to research, 22 percent of young children own a cell phone (ages 6-9), 60
percent of tweens (ages 10-14), and 84 percent of teens.
Now that it's back-to-school
time, many parents make the decision to arm their kids with cell phones.
Parents generally say they do so for safety reasons; they want to be able to
reach the child anytime. Cost is also a factor. Cell phone industry experts say
phones and family plans are both becoming more affordable. Also, as adults swap
out their old devices for newer smart phones, it is easier to pass down a used
But for children, it is all
about social life. A Pew study found that half of 12- to 17-year-olds sent at
least 50 text messages a day and texted their friends more than they talked to
them on the phone or even face to face.
Of course, owning a cell phone
comes with possible outside threats. Here are 10 tips from SafetyWeb ( www.safetyweb.com ) to help keep your kid
safe while using a cell phone:
1. Get Educated and
Prepared. Talk to
your kids about the dangers and consequences associated with inappropriate cell
phone use. Discuss topics including sexting and texting while driving. Make sure you
get caught up on the lingo of popular acronyms and initialisms. Ask your kids
to save any abusive or problem messages to show an adult.
2. Select Appropriate
Phone Features. If
your child is under 10, they probably don't need a phone with unlimited social
networking or email capabilities. Likewise, the actual phone itself
doesn’t need built-in features like a web browser or video messaging. For
a young child, look for basic phones. Review all pre-programmed apps and phone
3. Use Parental
Controls. If your
child’s cell phone has access to the internet, find out if your service
provider offers some sort of parental control feature to which you can
4. Limit Usage. Designate time slots for talking —
perhaps after homework and chores are completed, or before dinner. Don't let
constant calls interrupt family time. It's easy for a chatty teen to cuddle up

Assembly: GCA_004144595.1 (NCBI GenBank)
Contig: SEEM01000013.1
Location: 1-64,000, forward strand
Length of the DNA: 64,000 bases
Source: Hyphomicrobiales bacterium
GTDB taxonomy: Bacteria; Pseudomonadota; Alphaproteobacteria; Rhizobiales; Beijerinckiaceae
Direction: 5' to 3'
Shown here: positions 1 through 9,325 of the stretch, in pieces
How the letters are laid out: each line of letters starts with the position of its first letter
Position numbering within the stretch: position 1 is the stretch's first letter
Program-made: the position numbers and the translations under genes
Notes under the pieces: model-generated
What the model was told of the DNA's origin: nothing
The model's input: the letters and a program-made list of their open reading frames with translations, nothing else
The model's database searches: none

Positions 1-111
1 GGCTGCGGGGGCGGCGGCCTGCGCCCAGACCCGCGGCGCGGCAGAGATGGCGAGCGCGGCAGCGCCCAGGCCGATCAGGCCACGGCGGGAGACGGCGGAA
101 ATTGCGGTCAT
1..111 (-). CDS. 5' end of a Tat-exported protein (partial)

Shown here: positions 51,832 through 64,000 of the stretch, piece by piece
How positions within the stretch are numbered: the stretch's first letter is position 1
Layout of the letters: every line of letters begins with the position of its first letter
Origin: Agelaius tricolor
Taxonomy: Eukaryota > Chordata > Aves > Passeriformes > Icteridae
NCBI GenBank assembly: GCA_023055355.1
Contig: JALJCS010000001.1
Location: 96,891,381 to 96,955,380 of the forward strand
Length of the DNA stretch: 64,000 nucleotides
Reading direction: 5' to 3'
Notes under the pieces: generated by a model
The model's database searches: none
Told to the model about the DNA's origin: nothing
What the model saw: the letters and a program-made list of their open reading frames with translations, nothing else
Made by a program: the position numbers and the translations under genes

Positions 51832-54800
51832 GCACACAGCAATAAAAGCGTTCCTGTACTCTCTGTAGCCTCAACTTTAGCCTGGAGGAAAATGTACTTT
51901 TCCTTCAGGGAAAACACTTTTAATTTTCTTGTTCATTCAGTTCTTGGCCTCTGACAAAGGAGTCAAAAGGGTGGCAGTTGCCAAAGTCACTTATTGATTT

to a phone at bedtime, so check periodically.
5. Consider Monitoring
your child is older, but you’re still not comfortable with him or her
texting and emailing unmonitored. SafetyWeb provides parents with comprehensive
alerts and reports on their child's cell phone calls and text message activity.
This allows you to keep track of when they are using the phone (during school
hours or late at night), and who they are communicating with most frequently.
6. Wait - Before
your child not to answer calls or text messages from numbers they don't recognize.
If it is important, the caller will leave a message and then he can decide how
to respond. Explain how to block calls from unwanted numbers.
7. Pre-program numbers. To help keep your kids safe, make sure
their cell phones have all important phone numbers preprogrammed into it so
they can always get a hold of someone if they’re in trouble.
8. Stay Organized. Always keep your child's cell phone
charger in the same place. It's best to find a central location — like
maybe the kitchen counter, or a table by the door. Mark the end of the monthly
billing cycle on a calendar to remind her how long those dwindling minutes have
9. Practice Privacy. Tell your teen to use caution when giving
out a phone number. Make sure they don't publicize their number on the Internet
or social sites like Facebook.
10. Be Careful of
Fun ringtones, games, and backgrounds - oh my! But, be careful. These such
features can come with potential bugs or hidden fees.